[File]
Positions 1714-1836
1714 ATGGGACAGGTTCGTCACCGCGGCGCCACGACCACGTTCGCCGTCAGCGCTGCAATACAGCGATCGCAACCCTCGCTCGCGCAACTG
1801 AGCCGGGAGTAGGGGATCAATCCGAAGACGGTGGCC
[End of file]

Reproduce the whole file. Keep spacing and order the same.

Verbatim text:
Positions 1714-1836
1714 ATGGGACAGGTTCGTCACCGCGGCGCCACGACCACGTTCGCCGTCAGCGCTGCAATACAGCGATCGCAACCCTCGCTCGCGCAACTG
1801 AGCCGGGAGTAGGGGATCAATCCGAAGACGGTGGCC